- Run the bubble popper through the jar to release any trapped air bubbles. You can also tilt the jar back and forth to let air escape. Add more brine to adjust the headspace again if needed to maintain a 1/2 inch. You want to be sure all the beans are submerged beneath the brine.
- Place the jar back into your canner, and repeat with the rest of the jars.
- Once the jars are in the canner, adjust the water level so it is 2-inches above the top of the jar.
- Cover the canner, and bring it to a boil over high heat. Once the water boils vigorously, continue boiling for 10 minutes at altitudes of less than 6,000 feet. Adjust processing time for your altitude if necessary (See Note).
- When processing time is complete, turn off heat, remove the cover, and let the canner cool down and settle for about 5 minutes.
- Spread a dry kitchen towel on the counter. Remove the cover by tilting lid away from you so that steam does not burn your face.
- Use the jar lifter to remove the jars from canner and place on the towel. Keep the jars upright, and don't tighten bands or check the seals yet. Let the jars sit undisturbed for 12 to 24-hours to cool.
- After 12 to 24-hours, check to be sure jar lids have sealed by pushing on the center of the lid. The lid should not pop up. If the lid flexes up and down, it did not seal. Refrigerate jar and use up within 2 weeks.
- Remove the screw on bands and wash the jars. Label, date, and store your jars in a cool, dark place for 12 to 18 months. Allow 2 to 4 weeks for the dilly beans to develop their flavor. Once the jar is open, store in the refrigerator for up to 2 weeks. Recipe makes about 4 pints.
You May Also Like
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- Dill Pickle Spears Canning Recipe
- Pressure Canning Green Beans
- How to Freeze String Beans
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Julie Bridson says
Not sure what I did, but only had brine for 3 16 oz jars.
©Rachel Arsenault says
Julie, With canning, the jar yields are only an estimate. There are always some slight variations depending on the size of the pieces. Did you measure and include the vinegar and water in the brine? Five cups should be plenty of liquid to fill 4-pint jars full of beans. Here are a few reasons why you may have been short: Were your jars filled tightly with beans? If there were fewer beans, you would need more liquid to fill the jars. Did you simmer or boil the brine? If you boiled it, some might have evaporated. You could make up a little extra brine for next time.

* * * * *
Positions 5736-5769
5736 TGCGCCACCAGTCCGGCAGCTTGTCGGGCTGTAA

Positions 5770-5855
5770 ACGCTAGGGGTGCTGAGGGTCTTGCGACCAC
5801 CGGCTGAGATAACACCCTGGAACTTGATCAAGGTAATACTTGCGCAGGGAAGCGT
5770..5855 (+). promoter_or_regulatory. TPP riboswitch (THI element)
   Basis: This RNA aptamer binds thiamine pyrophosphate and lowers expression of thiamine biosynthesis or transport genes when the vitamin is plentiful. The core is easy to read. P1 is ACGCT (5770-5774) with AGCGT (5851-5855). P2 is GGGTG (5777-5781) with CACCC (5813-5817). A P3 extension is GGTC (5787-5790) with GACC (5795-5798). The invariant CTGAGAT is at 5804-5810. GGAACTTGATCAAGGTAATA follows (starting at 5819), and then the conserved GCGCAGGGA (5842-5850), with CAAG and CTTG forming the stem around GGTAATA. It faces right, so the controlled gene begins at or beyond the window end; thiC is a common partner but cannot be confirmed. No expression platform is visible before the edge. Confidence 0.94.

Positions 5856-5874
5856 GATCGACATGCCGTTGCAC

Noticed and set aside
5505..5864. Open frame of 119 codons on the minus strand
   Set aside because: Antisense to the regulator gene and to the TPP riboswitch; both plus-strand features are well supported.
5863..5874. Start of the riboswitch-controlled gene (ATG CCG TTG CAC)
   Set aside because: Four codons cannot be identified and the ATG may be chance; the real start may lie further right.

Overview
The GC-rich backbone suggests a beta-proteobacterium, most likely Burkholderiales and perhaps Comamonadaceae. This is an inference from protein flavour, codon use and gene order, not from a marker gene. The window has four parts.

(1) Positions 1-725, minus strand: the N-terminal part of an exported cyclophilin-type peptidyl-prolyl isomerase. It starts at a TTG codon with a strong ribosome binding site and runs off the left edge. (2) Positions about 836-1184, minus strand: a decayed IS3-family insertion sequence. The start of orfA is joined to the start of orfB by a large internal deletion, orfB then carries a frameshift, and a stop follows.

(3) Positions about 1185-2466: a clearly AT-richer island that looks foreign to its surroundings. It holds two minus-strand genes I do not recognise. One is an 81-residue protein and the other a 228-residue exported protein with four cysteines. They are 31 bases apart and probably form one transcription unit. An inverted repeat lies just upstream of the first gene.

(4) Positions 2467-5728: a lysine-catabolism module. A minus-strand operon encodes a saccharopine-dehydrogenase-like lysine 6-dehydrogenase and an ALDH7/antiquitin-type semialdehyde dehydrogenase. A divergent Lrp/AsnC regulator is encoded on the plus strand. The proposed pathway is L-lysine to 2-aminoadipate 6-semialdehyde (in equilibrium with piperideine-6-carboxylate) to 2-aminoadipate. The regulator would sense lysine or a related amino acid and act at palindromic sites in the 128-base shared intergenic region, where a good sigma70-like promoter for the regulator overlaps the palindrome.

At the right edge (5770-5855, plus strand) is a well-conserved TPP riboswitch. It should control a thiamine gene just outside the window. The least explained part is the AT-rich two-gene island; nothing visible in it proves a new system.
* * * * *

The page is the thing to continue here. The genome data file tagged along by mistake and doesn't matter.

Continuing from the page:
The seals did not pop! What happens now???! Thanks
©Rachel Arsenault says
Deborah, Did your jars seal? The newer lids may not make a popping sound. If your lids do not seal, refrigerate the jars and consume within 3 months.
I love this recipe SO much that I want to pack them in quart jars. How long would they need to go in the water bath?
©Rachel Arsenault says
Holly, I checked the Ball Blue Book Guide to Preserving and the processing time is the same for both pints and quarts for this recipe. Enjoy!
I followed your recipe and just read on Facebook to always pressure can strings beans to never just do water bath?
©Rachel Arsenault says
Tricia, Yes, always pressure can plain string beans. However, pickling makes these beans safe for canning. Vinegar and salt changes the acidity and makes it safe for water path canning. You can learn more about pickled vegetables at the Clemson extension website: Pickle Basics Factsheet
Hi there, I made the recipe and all my jars have sealed. It has been 24hrs and I can see the beans are now floating up out of the brine. Are they still safe to store and consume?
©Rachel Arsenault says
Madison, Floating happens quite often in pickled recipes. Air in the vegetables can cause the pickles to float even after processing. But, they often eventually settle as the pickling brine infuses into the beans. Your dilly beans are ok as long as you followed the recipe and the seal is tight. Exposed beans can become tough and less tasty but are safe to consume.
Thank you for this!